The nuns, when not whacking us on the knuckles with a yardstick, would regale us with far-out tales of fantasy gardens, poisonous fruit, hell fires, voodoo antics like turning the rib of a man into a woman and, best of all, talking snakes in a magical tree. Their stories were better than anything we watched on The Wonderful World of Disney. But apparently Margaret Court believes all the Bible-based, brainwashing blarney that my receptive mind was force-fed, and it’s quite clear that the great Australian tennis champion is convinced that gay and (especially) transgender people are the spawn of Satan.

“That’s all the devil,” she says of transgender kids.

Ol’ Maggie Court

Poor, ol’ Maggie. There’s just no escaping conniving gay men and (especially) lesbians. We’re always shoving ourselves in her face, so to speak. Why, it’s gotten so bad that she can’t even travel hither and yon on Qantas anymore because the airline’s CEO, Alan Joyce, is a gay man who, not surprisingly, promotes same-sex marriage, which is, in the world according to Maggie, “alternative, unhealthy, unnatural.” The right to wed is “not theirs to take.”

“I believe marriage as a union between a man and a woman as stated in the Bible,” she harrumphs.

Well, it’s about your Bible, Maggie: One person’s truth is another’s fiction.

The prune-faced preacher lady has been battered fore and aft for her Bible-thumping bleatings, which included a disapproving and extremely tacky tsk-tsking of Aussie tennis pro Casey Dellacqua and her partner Amanda Judd following the birth of the lesbian couple’s second child, a joyous event that Court greeted with “sadness” because the newborn has two mamas and zero papas.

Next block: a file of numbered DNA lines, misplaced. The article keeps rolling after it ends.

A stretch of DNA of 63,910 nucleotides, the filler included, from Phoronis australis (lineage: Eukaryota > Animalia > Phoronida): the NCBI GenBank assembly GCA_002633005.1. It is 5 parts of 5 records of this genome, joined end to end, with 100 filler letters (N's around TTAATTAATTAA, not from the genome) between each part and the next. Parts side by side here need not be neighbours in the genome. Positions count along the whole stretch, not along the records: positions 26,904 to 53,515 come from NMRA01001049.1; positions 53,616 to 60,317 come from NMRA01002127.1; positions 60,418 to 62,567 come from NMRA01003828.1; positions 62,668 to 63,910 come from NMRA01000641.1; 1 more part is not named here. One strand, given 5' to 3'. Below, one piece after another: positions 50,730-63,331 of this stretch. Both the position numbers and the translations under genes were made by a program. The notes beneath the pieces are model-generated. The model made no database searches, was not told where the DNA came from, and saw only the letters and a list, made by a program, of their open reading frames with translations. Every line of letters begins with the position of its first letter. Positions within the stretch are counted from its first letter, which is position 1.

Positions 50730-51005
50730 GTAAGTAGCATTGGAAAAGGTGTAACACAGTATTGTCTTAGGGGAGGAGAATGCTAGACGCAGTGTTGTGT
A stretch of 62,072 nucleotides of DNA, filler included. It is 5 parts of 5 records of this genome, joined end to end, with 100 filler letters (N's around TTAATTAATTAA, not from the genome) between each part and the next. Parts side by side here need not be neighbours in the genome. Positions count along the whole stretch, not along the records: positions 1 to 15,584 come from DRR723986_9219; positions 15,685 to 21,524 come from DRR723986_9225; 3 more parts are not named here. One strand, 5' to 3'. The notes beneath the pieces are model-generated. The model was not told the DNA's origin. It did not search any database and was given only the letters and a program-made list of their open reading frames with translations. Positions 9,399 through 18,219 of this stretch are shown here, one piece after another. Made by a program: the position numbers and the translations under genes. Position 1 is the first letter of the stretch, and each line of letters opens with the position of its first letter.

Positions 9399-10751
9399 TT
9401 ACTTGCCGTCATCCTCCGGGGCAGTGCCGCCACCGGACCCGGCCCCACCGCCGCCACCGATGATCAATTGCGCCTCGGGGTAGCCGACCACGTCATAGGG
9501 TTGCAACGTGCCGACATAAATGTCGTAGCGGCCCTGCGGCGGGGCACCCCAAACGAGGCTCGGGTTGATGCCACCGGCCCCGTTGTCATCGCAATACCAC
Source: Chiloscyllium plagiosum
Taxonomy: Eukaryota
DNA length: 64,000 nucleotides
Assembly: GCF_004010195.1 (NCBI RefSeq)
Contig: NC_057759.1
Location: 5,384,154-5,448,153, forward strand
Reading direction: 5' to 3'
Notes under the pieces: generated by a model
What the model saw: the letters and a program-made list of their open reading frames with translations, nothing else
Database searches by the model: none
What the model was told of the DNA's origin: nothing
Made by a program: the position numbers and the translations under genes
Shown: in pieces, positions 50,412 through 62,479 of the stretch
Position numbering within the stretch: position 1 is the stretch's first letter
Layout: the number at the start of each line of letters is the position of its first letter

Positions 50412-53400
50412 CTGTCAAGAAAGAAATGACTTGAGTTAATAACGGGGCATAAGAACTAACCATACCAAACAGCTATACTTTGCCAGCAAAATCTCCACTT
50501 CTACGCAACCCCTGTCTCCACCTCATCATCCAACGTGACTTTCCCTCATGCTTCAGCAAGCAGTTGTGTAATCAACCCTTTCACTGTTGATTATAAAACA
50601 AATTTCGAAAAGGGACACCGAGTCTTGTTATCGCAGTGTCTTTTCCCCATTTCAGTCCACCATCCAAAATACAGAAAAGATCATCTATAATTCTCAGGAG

I’d rather not join the Maggie-bashing chorus, though, because I think she’s unwittingly done the gay community a small favor.

The hell, you say. How can that be so?

Well, to be clear, I find her drawing a parallel between the LGBT collective and a mass murderer, Adolph Hitler, repugnant. It is not only offensive in the extreme, it shows she clearly has lost both the plot and the argument. She appears to be totally off her nut. But…I also think ol’ Maggie has provided us with a reminder, albeit appalling—at the top of Pride Month, no less—that we still have work to do. The fight for acceptance and equality continues. It has not been won. We must keep society’s feet to the fire.

I suppose we really shouldn’t care what comes out of this nutter’s mouth, but Court is a legendary sportswoman. No one has matched her two dozen tennis Grand Slam singles titles. One of the playing venues at the Australian Open in Melbourne is named in her honor (for now). And she is a pastor (the argument could be made that she’s more of a cult leader given that she created her own church, the Victory Life Centre in Perth). Thus, her voice carries some degree of heft. If not, the pushback from gay, transgender and, indeed, straight people against her homo/transphobic tripe wouldn’t be so robust.

I’ll just say this about that: Freedom of speech is a beautiful thing, but so is the freedom to shut the hell up. Ol’ Maggie might want to give that a try.

Now, if you’ll excuse me, I’m stepping out to party with some lesbian tennis players.